There’s an old cliché, which states “a picture is worth a thousand words,” but what if one combines a picture with words, what would that say? Found Polaroids, created by photographer Kyler Zeleny and freelance writer Jenny Lugar, is a project that takes Polaroids that have unknown identities or contexts, and allows writers from across the globe to create a fictional story to accompany the image. Humans are natural storytellers, so when we see something with no history, we create one.
Found Polaroids is immensely gratifying because of the vastness of the stories. Take for example Polaroid #21. A picture of a girl curled up by the side of the pool; writer Will Conway claims she is having a laughing fit from something an old best friend did, while writer Allison Williams states this girl just got her first period. Although both stories touch on adolescence they do so in a unique and very different way.
Some stories are heartbreaking and about loss such as #8 by Kellie Coppola, which discusses the everyday life of a dementia patient, or C.L. Vincent’s #87, which discusses the concept of a person being dead to someone even if they are still very much alive. However, other stories take a more comical note such as Peyton Incollingo’s #57, which talks about finding their friend naked in their living room the morning after a drunken evening out. Regardless of the story’s tone, one can see how unique each writer’s voice is. After seeing so many wonderful stories, this inspired me to write one myself. Here it is below:
He knew those glasses looked ridiculous, but couldn’t tell her. They made her happy, and he couldn’t resist the way it made him feel. He never cared about anyone that way before, never felt this responsibility to ensure a person waking up beside him was better off. His entire life was built around never getting attached. He was a landscape and nature photographer, but his buddies made jokes that he was like James Bond, traveling the world with a new mission and lady everywhere he went.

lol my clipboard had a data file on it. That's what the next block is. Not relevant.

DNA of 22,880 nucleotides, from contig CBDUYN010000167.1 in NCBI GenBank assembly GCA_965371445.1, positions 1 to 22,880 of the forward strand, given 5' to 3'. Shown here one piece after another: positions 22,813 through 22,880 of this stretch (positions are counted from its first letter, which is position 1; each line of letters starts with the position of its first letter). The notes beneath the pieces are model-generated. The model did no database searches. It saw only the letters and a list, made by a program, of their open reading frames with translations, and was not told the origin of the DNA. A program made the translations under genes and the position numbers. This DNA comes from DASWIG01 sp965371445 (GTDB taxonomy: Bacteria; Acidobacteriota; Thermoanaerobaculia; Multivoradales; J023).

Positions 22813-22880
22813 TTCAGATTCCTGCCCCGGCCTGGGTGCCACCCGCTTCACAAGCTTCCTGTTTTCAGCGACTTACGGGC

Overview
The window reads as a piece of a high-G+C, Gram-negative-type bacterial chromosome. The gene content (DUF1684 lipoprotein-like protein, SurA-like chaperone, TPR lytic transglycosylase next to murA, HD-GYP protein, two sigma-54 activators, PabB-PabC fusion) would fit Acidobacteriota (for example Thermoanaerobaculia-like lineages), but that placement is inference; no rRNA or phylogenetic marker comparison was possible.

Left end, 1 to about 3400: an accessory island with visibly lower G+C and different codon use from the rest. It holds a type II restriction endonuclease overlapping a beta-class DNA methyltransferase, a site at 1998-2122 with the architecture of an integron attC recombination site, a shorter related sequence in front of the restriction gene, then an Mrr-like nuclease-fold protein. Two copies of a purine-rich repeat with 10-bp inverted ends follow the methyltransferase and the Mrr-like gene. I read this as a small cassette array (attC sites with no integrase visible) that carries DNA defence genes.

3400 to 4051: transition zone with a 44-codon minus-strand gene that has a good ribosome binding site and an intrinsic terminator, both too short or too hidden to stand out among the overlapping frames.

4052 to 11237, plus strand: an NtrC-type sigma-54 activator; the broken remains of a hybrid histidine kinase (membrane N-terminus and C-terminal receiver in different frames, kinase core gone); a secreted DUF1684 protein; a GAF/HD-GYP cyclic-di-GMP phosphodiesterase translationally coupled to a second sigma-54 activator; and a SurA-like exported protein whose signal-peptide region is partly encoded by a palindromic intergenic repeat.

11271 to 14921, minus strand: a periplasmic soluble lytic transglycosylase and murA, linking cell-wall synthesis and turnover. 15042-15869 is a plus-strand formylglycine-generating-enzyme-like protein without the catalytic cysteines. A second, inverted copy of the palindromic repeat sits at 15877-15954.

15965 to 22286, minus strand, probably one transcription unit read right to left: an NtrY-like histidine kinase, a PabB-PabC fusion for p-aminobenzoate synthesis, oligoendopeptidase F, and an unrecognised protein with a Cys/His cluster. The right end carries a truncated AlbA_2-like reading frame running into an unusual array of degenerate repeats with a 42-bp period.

Then he goes to Bali and he’s got a perfect view of the beach at sunset, but this woman and her painting easel are in the way, so he tries to persuade her to move, but she argues her art is just as important and she needs to finish before it gets dark. They keep arguing until the sun sets, and neither one wins. He feels bad, and she’s pretty, in a funny kind of way, so he offers to by her a drink. She tells him her name is Candice, and he says his is Hank. They talk about their work, and how images are the closest thing to a time machine, and he can’t understand why he’s so drawn to her. After a week he invites her to travel with him. All those things he usually finds as a turn off, such as cheap jewelry and a loud laugh, he doesn’t mind. He finds it endearing that she binge watches Betty Davis movies, and eats popcorn with peanut butter. He starts asking her where she would like to travel, and she suggests they see the Grand Canyon.
Candice buys these silly sunglasses at a gas station making jokes that she looks like Elton John meets an alien. As they’re driving through a suburban town, she sees a house she wants to paint, so he stops. On her way out of the car, she trips a little, and they laugh. He realizes right then he’s in love. He rarely takes pictures of people, but he wants this moment forever, the only time he fell in love.
Kyler and Jenny are interested in finding the people within these Polaroids. So if you do know these people, please contact them at FoundPolariods.com or if you wish to submit your own story please send to: http://www.foundpolaroids.com/submit-a-story/.